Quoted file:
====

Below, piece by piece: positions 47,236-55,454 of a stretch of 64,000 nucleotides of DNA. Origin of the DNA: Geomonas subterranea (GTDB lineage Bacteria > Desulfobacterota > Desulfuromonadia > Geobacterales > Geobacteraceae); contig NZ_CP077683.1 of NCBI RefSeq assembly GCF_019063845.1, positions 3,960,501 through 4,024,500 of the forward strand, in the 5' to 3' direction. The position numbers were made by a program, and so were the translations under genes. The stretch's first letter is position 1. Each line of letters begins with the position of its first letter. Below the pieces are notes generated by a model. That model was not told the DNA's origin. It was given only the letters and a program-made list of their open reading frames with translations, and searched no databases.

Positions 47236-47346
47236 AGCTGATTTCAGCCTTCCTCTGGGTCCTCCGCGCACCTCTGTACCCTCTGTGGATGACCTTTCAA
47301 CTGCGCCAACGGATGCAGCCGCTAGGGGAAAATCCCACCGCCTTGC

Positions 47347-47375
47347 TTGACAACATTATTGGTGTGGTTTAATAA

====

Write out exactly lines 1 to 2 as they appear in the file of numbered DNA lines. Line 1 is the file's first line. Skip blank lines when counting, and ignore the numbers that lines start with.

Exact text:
Below, piece by piece: positions 47,236-55,454 of a stretch of 64,000 nucleotides of DNA. Origin of the DNA: Geomonas subterranea (GTDB lineage Bacteria > Desulfobacterota > Desulfuromonadia > Geobacterales > Geobacteraceae); contig NZ_CP077683.1 of NCBI RefSeq assembly GCF_019063845.1, positions 3,960,501 through 4,024,500 of the forward strand, in the 5' to 3' direction. The position numbers were made by a program, and so were the translations under genes. The stretch's first letter is position 1. Each line of letters begins with the position of its first letter. Below the pieces are notes generated by a model. That model was not told the DNA's origin. It was given only the letters and a program-made list of their open reading frames with translations, and searched no databases.

Positions 47236-47346